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Another user seems to be very angry at me. I don't care about that. But in his comments to my answer here he misrepresented my answer to the OP.

I'm not the only one subjected to these attacks, so it seems.

What can we do as a community to make sure posters cannot harm others?

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Everyone who answered here is a regular it looks like.

I'm not a regular on money.se at all.

I don't think you realize the effect misleading advice on a Q/A site can have on people who either:

  • Come here with some knowledge of money things (me)
  • Come here looking for information

If I post an answer like this one and then get trolled by how "why don't you just pick stocks and make so much more like me LOL!" or whatever the comment train was before it was deleted kills my motivation to stick around. Especially when that behavior is seemingly ignored.

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    Then I apologize for waiting so long to clean up that garbage in the comments. You were probably collateral in an on going fight, but you are exactly right; you shouldn't have to endure that. Don't hesitate to use the flag for stuff that is offensive or counter productive. – MrChrister Jun 12 '13 at 1:44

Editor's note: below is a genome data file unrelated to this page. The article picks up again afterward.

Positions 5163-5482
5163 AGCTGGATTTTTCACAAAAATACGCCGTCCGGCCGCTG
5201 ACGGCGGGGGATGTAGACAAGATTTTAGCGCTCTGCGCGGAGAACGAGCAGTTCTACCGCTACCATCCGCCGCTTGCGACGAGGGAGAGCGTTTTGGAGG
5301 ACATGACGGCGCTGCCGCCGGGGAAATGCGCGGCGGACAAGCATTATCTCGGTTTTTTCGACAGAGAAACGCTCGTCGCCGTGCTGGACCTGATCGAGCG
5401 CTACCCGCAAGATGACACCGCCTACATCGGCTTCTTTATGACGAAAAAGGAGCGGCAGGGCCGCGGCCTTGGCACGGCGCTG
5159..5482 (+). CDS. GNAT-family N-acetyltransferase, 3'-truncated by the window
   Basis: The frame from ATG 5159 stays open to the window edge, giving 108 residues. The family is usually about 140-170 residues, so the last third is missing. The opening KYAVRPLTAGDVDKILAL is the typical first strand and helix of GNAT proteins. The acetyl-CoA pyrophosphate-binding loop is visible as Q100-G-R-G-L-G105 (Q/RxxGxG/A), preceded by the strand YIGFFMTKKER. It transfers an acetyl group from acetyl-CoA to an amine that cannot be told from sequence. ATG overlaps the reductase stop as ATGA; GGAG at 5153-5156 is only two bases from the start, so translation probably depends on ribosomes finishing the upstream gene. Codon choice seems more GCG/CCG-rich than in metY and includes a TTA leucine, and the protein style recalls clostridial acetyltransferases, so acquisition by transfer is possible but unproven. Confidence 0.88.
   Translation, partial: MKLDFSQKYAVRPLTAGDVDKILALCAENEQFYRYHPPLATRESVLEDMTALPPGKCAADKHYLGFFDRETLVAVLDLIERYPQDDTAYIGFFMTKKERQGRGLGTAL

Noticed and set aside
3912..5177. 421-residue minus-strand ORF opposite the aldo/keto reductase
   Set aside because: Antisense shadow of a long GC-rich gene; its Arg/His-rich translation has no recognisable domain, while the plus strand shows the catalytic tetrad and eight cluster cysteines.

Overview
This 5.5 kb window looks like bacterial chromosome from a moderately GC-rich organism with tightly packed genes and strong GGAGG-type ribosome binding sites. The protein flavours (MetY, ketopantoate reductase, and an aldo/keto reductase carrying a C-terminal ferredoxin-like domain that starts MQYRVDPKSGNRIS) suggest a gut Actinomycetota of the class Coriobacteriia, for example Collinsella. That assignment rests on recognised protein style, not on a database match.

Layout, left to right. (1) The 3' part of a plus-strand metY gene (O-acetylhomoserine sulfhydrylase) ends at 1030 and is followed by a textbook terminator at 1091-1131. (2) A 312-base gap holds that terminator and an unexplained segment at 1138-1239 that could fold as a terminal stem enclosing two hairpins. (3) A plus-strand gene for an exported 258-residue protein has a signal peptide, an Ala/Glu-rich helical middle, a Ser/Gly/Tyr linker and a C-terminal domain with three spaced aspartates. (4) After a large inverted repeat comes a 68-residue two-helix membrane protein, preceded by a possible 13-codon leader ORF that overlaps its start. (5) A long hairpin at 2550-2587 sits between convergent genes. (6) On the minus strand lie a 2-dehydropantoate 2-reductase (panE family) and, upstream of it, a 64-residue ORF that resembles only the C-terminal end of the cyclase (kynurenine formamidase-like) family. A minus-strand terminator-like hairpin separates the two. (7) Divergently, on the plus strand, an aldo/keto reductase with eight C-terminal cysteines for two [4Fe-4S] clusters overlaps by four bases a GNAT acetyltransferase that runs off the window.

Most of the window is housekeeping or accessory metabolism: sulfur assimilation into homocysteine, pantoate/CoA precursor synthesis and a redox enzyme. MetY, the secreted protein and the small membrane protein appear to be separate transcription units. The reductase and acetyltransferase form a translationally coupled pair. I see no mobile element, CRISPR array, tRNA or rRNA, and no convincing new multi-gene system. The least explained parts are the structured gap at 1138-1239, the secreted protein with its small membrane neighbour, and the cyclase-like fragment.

• @MrChrister keep in mind most SE sites use comments (and flagging them) in unique ways. I realize now I should have just flagged them but it is really hard to know when someone is effectively a troll vs disagreeing vs part of "site culture" from an external perspective. – enderland Jun 12 '13 at 11:31
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    I am not saying the responsibility was yours, far from it. I totally agree with your comment and it makes me sad when Money.SE isn't a welcoming place. I really appreciate your perspective on this answer. It shows me some assumptions I were making are wrong; and it worries me because you took the time to hit meta, and I bet most new users wouldn't bother. Your answer is the strongest because it points where I wasn't looking. – MrChrister Jun 12 '13 at 14:31